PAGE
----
do yourself a favor and tell him to get a Hemi. It's big enough to pull anything desirable and you never run out of power. I could write another book here- but I don't.


I thought, back then, the 4.7 is plenty. Yes, it pulled the 7000# loaded weight camper. But up the hill with 5000 rpm's made even my wife say: I think, we need a bigger truck....
I had then a 8500# loaded weight 35ft camper and on normal roads, after I bought the Hemi, I didn't even notice it behind us- hills- no problems and even the fuel mileage was great with 12-13mpg.


I was kicked out of the camper forum, because I got into it with an admin, claiming, anything below a 3500 dually with Cummins should not even has a tow hook as option. I believe, the 1500's are very well capable towing, if you're not planning to buy a 45ft 16000# fifth wheel. But with the right engine.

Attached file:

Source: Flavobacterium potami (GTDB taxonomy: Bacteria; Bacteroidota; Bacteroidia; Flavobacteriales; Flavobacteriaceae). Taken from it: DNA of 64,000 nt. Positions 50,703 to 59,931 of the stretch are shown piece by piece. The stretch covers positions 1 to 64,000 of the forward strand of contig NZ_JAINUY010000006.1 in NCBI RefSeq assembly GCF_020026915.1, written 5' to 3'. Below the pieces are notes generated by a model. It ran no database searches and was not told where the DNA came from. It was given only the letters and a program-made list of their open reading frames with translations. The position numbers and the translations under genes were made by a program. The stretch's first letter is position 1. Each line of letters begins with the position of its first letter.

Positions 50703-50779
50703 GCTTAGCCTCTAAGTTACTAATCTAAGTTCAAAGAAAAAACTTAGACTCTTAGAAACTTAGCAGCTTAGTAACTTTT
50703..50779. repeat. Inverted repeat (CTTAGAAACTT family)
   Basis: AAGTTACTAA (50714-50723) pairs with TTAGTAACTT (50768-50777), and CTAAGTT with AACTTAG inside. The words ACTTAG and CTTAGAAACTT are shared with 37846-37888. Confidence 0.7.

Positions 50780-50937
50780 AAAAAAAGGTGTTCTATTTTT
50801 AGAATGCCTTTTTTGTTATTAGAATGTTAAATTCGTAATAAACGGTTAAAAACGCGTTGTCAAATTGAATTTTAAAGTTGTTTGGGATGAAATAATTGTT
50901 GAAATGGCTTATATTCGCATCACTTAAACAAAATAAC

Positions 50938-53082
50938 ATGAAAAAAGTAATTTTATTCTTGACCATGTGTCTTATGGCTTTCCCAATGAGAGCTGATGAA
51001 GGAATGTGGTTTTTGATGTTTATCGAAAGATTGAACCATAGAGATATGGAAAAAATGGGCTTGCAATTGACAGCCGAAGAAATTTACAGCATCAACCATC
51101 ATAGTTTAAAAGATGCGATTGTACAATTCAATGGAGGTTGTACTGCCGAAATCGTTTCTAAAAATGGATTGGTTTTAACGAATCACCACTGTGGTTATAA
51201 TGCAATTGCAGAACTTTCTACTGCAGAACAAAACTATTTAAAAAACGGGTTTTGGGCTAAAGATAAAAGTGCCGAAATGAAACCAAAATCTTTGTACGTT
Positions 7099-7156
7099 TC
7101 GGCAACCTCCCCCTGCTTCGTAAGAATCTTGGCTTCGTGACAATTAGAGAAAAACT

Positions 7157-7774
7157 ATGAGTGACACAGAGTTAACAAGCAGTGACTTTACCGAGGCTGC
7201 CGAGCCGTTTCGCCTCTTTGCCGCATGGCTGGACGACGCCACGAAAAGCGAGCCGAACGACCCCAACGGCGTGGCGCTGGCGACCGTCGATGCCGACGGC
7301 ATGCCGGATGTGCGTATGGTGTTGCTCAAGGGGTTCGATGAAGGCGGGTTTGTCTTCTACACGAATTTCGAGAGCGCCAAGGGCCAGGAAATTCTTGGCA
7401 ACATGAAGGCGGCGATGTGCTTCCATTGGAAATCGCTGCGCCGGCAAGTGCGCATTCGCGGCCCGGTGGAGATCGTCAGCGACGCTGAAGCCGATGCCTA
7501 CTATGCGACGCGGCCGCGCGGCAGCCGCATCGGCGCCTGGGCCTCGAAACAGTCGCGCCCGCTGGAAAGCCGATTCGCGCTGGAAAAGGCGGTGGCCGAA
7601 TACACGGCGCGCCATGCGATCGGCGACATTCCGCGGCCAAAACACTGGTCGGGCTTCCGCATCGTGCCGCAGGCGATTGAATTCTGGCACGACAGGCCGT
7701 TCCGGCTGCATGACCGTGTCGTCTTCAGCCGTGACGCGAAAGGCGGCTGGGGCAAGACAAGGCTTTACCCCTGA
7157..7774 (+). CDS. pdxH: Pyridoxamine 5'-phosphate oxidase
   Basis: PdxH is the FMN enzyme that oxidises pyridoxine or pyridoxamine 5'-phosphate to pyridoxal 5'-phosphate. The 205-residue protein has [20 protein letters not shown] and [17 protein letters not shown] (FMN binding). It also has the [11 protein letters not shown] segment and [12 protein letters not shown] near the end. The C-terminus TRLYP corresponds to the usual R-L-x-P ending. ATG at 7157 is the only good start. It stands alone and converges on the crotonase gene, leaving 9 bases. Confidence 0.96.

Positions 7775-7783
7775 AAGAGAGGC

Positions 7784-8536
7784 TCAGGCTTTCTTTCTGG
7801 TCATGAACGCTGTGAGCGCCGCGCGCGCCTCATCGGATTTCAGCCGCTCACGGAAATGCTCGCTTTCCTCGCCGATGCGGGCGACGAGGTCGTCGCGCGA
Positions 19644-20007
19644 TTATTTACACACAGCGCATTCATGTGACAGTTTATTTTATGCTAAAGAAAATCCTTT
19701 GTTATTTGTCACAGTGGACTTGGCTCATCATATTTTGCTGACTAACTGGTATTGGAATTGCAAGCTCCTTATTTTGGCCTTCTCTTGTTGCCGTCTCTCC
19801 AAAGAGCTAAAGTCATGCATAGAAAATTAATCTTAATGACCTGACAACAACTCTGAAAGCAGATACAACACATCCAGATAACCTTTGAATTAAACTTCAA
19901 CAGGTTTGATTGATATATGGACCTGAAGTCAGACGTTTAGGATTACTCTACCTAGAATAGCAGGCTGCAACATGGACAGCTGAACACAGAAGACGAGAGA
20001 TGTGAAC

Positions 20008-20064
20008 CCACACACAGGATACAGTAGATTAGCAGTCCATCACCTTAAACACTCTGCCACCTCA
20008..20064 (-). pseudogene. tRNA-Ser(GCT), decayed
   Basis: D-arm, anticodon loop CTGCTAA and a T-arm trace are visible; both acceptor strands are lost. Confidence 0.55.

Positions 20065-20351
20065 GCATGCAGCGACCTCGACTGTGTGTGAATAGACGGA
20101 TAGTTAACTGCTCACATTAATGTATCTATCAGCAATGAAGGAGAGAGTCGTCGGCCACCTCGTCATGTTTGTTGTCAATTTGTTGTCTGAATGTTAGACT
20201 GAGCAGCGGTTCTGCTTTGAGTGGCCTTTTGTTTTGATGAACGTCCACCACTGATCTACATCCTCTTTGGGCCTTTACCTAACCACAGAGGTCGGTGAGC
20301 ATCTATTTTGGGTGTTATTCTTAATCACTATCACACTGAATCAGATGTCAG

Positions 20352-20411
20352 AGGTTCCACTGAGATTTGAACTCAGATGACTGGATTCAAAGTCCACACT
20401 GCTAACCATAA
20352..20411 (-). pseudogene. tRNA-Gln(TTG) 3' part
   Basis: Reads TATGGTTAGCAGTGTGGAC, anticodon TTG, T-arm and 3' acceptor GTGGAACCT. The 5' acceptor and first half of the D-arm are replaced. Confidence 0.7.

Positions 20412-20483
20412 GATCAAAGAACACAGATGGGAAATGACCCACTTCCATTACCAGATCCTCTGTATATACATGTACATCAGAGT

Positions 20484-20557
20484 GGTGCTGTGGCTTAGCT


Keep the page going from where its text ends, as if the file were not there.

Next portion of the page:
Don't buy a V6, when you intend to tow anything.


At the end, your choice, your money, your experience.
 

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Discussion Starter · #3 ·
Fact is- and I speak from experience: once you go into camping, you will find out, the little bed-bomb you pull behind just doesn't do it and when you see all those nice campers on the camp ground, which do not even cost much more than your bed bomb, there are not many, not wanting to upgrade soon, just to find out, as the camping world sales guy said: "it'll tow it"- he lied.


The V6 it self might be a nice engine, when you use it as runnaround and pulling maybe a lawnmower trailer or a pop-up.
But when it comes to 4000# and more, wait, when your first hill climbing challenge sets in- I ended up pulling someone's trailer up the hill on the camp ground, because his superior V6 just didn't do it- and the guy said to his wife for everyone to hear: that's the last time I listened to you, when it comes buying a truck.